Beverly Hills wants to take a ride on the self-driving car bandwagon. The city has started the process of getting certified by the federal Department of Transportation as a driverless car testing zone and has announced they want to explore the possibilities of a public transit fleet of autonomous vehicles in the near future.
“As an employment center and tourist destination, Beverly Hills has more than its share of regional traffic; and many traffic, safety and parking problems can be solved with [autonomous vehicles], especially when used as a form of public transportation,” Beverly Hills mayor John Mirisch stated in a press release.
The city’s vision for self-driving public transit is a particularly ambitious part of the plan. They are looking toward a future that includes on-demand, point-to-point transportation in the vehicles. Imagine something like a Beverly Hills-specific Uber service—but without the drivers, of course. Officials claim the municipality is collaborating with an engineering team from MIT and Carnegie Mellon to start bringing this to life. Similar projects are already being tested in Spain and the Netherlands, so it may not be as science-fiction as it might have sounded even just a few years ago.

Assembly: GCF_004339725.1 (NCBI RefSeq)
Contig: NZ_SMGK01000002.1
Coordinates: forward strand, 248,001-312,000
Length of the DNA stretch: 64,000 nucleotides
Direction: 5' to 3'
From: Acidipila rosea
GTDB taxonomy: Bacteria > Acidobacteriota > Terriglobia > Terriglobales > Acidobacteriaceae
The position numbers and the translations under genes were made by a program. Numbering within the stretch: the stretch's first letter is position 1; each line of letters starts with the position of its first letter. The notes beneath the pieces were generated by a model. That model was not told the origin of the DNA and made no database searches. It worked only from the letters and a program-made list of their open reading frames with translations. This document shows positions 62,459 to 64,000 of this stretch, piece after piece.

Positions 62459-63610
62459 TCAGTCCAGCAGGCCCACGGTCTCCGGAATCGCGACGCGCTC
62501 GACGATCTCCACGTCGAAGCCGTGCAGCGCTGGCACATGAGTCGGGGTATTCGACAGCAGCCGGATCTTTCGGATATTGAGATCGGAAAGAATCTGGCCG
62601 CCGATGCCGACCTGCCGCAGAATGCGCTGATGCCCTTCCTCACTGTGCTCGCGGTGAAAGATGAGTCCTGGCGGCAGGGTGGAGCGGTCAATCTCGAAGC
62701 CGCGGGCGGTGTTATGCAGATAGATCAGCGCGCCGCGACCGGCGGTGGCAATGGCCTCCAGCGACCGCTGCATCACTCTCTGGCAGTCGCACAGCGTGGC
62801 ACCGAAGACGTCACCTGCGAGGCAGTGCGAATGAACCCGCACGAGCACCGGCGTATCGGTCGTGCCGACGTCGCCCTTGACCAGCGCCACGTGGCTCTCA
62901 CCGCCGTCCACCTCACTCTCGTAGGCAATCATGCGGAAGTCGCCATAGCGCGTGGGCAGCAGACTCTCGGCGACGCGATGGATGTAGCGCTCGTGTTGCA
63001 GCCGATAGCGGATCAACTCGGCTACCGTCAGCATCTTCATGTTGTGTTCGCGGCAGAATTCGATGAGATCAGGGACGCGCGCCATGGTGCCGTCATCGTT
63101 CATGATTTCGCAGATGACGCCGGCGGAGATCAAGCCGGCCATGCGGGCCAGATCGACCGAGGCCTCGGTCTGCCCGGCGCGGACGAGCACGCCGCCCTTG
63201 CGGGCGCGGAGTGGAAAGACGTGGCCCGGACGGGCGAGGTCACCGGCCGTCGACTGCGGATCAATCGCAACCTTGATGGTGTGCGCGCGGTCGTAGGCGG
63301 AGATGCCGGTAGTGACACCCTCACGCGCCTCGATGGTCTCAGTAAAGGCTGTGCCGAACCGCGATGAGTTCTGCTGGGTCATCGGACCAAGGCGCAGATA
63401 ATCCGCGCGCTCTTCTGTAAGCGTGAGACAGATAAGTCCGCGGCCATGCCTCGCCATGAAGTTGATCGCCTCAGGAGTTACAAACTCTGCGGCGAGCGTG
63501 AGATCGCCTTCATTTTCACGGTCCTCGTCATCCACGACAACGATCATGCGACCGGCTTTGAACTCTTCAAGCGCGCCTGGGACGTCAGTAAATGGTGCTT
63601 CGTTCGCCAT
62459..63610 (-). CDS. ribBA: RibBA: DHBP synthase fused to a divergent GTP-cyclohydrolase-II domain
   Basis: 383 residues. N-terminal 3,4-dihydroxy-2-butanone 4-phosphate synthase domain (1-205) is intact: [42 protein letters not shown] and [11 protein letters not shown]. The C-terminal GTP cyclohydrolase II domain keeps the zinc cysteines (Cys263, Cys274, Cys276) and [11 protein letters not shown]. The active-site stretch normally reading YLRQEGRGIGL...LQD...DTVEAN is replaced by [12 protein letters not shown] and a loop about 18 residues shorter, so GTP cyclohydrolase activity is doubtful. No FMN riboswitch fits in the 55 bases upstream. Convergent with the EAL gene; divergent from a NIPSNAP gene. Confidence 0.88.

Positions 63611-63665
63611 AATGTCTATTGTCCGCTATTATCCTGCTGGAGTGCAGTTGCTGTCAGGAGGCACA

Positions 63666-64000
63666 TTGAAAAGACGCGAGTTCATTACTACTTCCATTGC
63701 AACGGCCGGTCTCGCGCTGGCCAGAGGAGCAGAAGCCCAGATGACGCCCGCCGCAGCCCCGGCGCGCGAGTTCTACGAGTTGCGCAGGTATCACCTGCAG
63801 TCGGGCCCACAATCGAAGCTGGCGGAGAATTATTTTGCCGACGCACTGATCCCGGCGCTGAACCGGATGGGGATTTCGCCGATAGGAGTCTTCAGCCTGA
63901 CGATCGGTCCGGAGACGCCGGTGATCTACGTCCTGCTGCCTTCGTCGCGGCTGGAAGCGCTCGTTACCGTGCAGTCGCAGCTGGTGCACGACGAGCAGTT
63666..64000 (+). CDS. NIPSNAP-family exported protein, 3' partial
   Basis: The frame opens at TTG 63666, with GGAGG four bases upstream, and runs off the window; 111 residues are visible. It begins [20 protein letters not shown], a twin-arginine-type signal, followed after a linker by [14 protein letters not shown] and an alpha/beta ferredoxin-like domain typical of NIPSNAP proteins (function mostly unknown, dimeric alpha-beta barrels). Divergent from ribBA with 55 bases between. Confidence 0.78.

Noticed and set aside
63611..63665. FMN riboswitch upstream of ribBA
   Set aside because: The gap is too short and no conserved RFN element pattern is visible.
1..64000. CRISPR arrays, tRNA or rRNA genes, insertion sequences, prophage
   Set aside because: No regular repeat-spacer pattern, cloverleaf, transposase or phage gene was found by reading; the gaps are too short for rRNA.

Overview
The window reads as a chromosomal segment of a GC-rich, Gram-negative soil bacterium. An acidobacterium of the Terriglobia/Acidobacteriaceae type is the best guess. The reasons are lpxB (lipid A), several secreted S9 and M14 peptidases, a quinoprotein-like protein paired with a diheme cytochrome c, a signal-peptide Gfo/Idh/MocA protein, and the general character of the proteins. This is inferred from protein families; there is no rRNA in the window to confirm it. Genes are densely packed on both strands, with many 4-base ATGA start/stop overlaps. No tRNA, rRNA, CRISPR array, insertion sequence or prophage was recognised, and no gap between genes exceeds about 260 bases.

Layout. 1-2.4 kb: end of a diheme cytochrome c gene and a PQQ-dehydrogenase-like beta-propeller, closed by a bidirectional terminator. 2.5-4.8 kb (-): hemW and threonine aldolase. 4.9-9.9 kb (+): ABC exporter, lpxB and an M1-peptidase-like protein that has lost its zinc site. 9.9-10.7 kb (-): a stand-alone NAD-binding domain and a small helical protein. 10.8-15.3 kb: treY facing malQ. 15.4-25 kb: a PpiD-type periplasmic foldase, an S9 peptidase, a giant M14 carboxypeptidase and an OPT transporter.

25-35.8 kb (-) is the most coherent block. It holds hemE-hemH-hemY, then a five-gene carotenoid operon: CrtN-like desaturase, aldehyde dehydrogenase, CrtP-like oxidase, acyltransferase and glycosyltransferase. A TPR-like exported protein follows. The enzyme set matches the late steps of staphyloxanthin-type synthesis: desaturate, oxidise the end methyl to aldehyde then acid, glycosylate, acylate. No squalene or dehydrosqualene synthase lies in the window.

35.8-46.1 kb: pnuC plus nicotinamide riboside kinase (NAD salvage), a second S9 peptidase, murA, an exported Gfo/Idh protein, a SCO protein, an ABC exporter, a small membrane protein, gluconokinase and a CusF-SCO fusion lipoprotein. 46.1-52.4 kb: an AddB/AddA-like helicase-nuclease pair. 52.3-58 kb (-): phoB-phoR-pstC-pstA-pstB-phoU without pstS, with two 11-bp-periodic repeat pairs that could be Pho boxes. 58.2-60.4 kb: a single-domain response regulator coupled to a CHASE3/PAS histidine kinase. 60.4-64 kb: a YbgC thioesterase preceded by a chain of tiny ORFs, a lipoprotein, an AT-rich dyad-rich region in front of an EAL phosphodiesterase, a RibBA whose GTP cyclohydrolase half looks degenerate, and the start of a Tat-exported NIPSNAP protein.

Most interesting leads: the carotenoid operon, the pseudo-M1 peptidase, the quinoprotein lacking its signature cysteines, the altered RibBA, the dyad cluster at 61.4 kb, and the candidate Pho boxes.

If the Department of Transportation approves the application to launch a driverless test area, the next step will be to bring an automaker in who wants to test there and then get the California state permits in place for those cars (that’s the step Uber didn’t bother to do in San Francisco that ended their testing there). So you’re not likely to be passing a self-driving vehicle in Beverly Hills traffic quite yet, but with Tesla, Toyota, Google, Nissan, Ford, Audi and Honda all working to launch fully autonomous vehicles by 2020, it likely won’t be long until the driver next to you isn’t a driver at all.
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